A bit about Portugal. Before I arrived in Porto, me and two other friends from our department decided to make a small road trip around Portugal. We went to Lisbon and the astonishing Sintra, to the coast – Lagos, and Aveiro – the Portuguese Venice. After ~10 days of traveling, I arrived in Porto amazed by the beauty of this southern country, but unfortunately, I found myself a bit disappointed. I found out that there is no heating in the apartment (there is no heating ANYWHERE in the apartments in Portugal, and also landlords rarely allow buying heaters if the bills are included in the rent). Beneath the surface, Porto is also a very dirty city in comparison to Ljubljana and the transport system organization is horrible. The metro has 5 lines which all go to the same stations, there are no maps for the bus lines, the bus applications for mobile don’t work, so I was really struggling to get around the city. Luckily, I had an Erasmus buddy who helped me a lot every time I was feeling lost. I also met a lot of people very fast, had a chance to explore the best places and absorb the vibe of the city, and in time, me, and all my friends here kind of became used to the disorganized but yet “just chill” Portuguese style of life, so none of us are complaining anymore. Especially when you know that if it’s sunny, you can always go after work/classes to the beach to just relax, watch the seagulls flying around, enjoy the beautiful sunset or surf in the ocean. It was over 20 degrees until almost the end of November, and the water is not as cold as Portuguese people say it is.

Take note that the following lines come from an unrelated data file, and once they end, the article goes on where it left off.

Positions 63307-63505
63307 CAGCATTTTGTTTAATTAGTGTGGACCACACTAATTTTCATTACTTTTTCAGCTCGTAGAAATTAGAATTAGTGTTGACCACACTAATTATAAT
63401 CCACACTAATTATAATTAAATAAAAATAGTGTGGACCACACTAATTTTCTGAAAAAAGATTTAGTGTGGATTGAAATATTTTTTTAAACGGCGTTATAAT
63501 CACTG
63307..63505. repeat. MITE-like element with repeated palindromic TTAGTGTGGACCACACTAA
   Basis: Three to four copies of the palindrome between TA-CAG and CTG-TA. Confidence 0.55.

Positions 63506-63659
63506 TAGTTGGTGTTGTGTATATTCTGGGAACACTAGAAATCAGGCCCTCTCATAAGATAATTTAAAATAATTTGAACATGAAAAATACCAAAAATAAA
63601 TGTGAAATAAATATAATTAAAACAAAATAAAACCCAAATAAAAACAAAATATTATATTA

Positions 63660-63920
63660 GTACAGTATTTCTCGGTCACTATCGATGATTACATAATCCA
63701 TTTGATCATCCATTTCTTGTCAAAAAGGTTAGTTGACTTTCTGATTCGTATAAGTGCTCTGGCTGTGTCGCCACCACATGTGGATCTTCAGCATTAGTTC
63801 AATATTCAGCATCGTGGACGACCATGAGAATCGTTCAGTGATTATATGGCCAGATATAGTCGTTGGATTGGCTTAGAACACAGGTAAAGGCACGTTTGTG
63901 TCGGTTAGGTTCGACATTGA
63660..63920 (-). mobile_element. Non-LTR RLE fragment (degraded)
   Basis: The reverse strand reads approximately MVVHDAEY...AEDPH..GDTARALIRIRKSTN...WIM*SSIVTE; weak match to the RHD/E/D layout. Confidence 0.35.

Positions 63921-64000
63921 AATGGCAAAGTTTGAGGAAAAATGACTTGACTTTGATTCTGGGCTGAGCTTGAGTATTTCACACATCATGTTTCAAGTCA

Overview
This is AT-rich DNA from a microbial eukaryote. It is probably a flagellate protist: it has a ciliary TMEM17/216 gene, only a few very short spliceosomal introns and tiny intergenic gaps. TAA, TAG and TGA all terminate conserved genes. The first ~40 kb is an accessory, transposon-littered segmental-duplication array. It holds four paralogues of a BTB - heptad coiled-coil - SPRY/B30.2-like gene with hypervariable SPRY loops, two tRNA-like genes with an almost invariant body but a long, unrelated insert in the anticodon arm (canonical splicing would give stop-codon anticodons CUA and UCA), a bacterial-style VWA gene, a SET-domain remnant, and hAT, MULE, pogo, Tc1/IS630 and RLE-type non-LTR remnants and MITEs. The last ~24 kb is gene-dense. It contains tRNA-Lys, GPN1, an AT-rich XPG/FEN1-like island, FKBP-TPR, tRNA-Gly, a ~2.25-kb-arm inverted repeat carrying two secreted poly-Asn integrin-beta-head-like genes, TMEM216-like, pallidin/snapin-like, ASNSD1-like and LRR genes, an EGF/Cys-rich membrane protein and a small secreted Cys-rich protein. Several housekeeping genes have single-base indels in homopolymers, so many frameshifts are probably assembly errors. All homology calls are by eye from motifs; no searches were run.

The beautiful “Ribeira” (or promenade by the river) with the Ponte Luis bridge, which the Portuguese call “the horizontal Eiffel Tower”, is also a great place where you can go for dinner or just have a drink and enjoy the spectacular view.

Porto is also known for its Port wine, and there are many wine cellars where you can go for wine tasting across the river in Nova Gaia. We also visited Pinhao, a town in the valley of the Douro river encircled by terraced hillsides that produce some of the world’s best Port wine. Port wine has a very peculiar strong liquor taste, and it goes great with small appetizers combined with grapes, cheese or chocolate. A specialty of the “North” is also the Porto “Francesinha” which is a greasy toast sandwich with special sauce, melted cheese and many, many different kinds of salami and sausages.